Metrics Sell Doughnuts and More [WSJ]
This articles says financial planning and analysis (aka FP&A) skills "are rapidly gaining relevance in company finance departments" which is weird because, haven't they always been relevant? Perhaps they're a little more visible now because the Association for Financial Professionals ("AFP") launched a credential a couple of years ago. And if you're thinking, "Isn't this just a CMA or CGMA," someone would say you're wrong:
A person must have two-to-three year’s of work experience to enroll. There are no required courses, but participants spend about 72 hours preparing before taking a two-part test that involves basic financial knowledge and free-form spreadsheet modeling.
About 1,500 people so far have registered for the test, and 366 people from 24 countries have passed it, according to AFP executives. The exam fee ranges from $875 to $1,425, depending on when participants register and if they are AFP members. Materials, such as textbooks, cost about $1,000.
“Most companies don’t have a professional development track for these roles, and no other professional organization supports this group,” said Jim Kaitz, AFP chief executive.
That is great trolling, even if it is too subtle for the AICPA and IMA to notice. As is this:
The skills required for FP&A roles “are highly critical if one desires to become a CFO,” said Scott Simmons, an executive recruiter with Crist|Kolder Associates. “It’s the forward-looking skill vs. the rear-view skill of accounting,” he said.
It's hard to argue with that. But FP&A isn't without its own annoying tendencies:
Yet the advent of the certification highlights the challenges FP&A professionals face in the workplace. With hybrid roles straddling headquarters and field operations, many struggle with hazily-defined mandates and a lack of influence over business leaders.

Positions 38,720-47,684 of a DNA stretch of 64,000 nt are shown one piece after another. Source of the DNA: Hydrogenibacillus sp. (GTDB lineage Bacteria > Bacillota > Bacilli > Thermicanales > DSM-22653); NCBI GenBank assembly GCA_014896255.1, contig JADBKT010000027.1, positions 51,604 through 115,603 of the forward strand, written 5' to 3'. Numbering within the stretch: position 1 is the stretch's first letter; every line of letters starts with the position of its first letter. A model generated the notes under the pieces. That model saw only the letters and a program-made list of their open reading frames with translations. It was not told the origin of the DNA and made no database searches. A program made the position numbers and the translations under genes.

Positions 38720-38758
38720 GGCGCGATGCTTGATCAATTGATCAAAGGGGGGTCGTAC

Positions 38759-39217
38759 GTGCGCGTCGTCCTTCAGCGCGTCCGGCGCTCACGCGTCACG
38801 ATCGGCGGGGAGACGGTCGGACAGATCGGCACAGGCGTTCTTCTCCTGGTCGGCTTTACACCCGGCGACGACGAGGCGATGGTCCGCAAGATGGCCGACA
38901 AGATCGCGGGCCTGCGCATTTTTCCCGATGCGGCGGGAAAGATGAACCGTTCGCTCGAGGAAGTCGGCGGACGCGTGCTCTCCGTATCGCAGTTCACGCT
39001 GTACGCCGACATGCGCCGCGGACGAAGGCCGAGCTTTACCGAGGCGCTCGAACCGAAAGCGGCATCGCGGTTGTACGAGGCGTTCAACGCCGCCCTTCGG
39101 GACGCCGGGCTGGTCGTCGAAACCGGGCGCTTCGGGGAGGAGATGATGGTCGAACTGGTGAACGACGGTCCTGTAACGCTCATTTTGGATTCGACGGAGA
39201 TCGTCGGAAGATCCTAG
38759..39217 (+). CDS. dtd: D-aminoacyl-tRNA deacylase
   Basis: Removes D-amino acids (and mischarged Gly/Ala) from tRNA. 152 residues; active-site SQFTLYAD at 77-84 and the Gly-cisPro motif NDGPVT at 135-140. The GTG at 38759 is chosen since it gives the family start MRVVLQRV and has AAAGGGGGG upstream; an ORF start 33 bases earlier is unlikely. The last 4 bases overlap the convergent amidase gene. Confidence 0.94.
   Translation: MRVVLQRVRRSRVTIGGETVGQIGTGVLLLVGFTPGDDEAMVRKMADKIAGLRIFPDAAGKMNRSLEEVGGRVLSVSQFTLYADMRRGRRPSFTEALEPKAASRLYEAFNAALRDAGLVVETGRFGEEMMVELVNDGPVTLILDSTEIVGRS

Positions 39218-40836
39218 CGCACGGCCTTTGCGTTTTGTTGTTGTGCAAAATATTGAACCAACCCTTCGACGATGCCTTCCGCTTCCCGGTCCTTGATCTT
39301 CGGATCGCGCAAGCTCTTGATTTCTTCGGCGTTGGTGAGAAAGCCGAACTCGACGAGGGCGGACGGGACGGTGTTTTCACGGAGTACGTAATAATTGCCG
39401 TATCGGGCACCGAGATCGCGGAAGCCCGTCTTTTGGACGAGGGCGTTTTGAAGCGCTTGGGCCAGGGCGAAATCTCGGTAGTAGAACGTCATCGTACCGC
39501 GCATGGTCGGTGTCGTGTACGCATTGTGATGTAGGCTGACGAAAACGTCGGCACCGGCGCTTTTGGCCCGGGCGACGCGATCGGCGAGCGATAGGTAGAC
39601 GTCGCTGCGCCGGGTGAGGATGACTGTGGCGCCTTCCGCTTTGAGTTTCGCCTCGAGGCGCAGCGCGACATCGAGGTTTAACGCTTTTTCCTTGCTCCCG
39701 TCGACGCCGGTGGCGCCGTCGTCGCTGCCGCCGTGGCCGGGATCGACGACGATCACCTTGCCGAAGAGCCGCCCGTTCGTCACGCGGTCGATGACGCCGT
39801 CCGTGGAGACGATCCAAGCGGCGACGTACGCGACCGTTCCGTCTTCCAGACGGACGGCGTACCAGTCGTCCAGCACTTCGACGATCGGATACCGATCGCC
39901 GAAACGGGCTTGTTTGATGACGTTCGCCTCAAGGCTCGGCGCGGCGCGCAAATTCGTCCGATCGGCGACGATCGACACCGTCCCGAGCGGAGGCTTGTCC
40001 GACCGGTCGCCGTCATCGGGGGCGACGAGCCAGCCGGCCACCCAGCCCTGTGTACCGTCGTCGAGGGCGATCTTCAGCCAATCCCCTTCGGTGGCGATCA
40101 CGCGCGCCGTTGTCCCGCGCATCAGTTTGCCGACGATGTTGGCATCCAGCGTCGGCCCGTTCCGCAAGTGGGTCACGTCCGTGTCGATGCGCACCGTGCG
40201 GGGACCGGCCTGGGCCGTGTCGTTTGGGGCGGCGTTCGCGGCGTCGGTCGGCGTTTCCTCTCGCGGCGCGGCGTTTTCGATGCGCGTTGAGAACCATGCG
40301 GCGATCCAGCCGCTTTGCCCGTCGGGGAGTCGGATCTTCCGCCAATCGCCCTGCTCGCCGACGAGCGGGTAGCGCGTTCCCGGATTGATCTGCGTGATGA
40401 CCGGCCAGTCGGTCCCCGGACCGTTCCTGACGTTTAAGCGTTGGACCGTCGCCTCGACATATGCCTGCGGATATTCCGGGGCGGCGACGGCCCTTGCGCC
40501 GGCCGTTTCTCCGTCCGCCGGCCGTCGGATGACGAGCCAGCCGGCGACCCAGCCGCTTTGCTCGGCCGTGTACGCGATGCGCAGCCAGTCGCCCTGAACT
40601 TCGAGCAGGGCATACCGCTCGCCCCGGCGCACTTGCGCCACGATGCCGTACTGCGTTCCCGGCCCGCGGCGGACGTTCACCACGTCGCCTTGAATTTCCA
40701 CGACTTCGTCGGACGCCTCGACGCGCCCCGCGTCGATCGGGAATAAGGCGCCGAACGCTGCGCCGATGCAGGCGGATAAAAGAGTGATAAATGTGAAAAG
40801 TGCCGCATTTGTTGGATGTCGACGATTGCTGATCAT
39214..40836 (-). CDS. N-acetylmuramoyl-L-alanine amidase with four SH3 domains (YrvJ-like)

In a recent survey by consulting firm CEB, 61% of FP&A directors said decision makers used their analyses only selectively. That’s because many FP&A professionals “tend to be perceived as financial bureaucrats” who spend more time focused on missed budget projections than improving profitability, said Tim Raiswell, CEB finance research leader.
So, I guess the good news is that you can easily go out and get some sought-after skills. The bad news is that you have to take a test and people will consider you a bigger paper pusher than even your garden variety accountant.
KPMG UK’s year to forget: revenue falls and audit probes [FT]
By most accounts, KPMG's 2015 wasn't so good. Global revenues were down compared to last year and in the UK, the firm fell behind EY to become the smallest of the Big 4. When the firm released its annual report last week, Simon Collins, the UK chairman "faced an outpouring of grievances from partners" over the performance. One nameless partner even said, "You don’t know what a partnership means until it rebels. Then you know it exists. It’s not a straightforward time for us," which is uncharacteristically expressive for a Brit. Interestingly enough, KPMG Legal did quite well in 2015 and the back here in the States, there are "legacy walls" in the Charlotte office (and 20 others) that people seem to like. You gotta find silver linings where you can!
David A. Levy, CPA, PC and Craig M Harbsmeier, PSC didn't file their PCAOB annual reports on time so that cost them $1,000 each. Levy got caught up but Harbsmeier filed a Form 1-WD aka the "F this." Form.
In other news:
- Joe Kristan has a run-down of the fixed assets provisions from the extender bill.
- Tax Court: Luring Pigs To Untimely Demise With Kool-Aid Counts As Material Participation
- Accounting students holding a big check.
- Disney has an ESPN problem.
- SpaceX launched and landed a rocket.
- Lots of Last Christmas.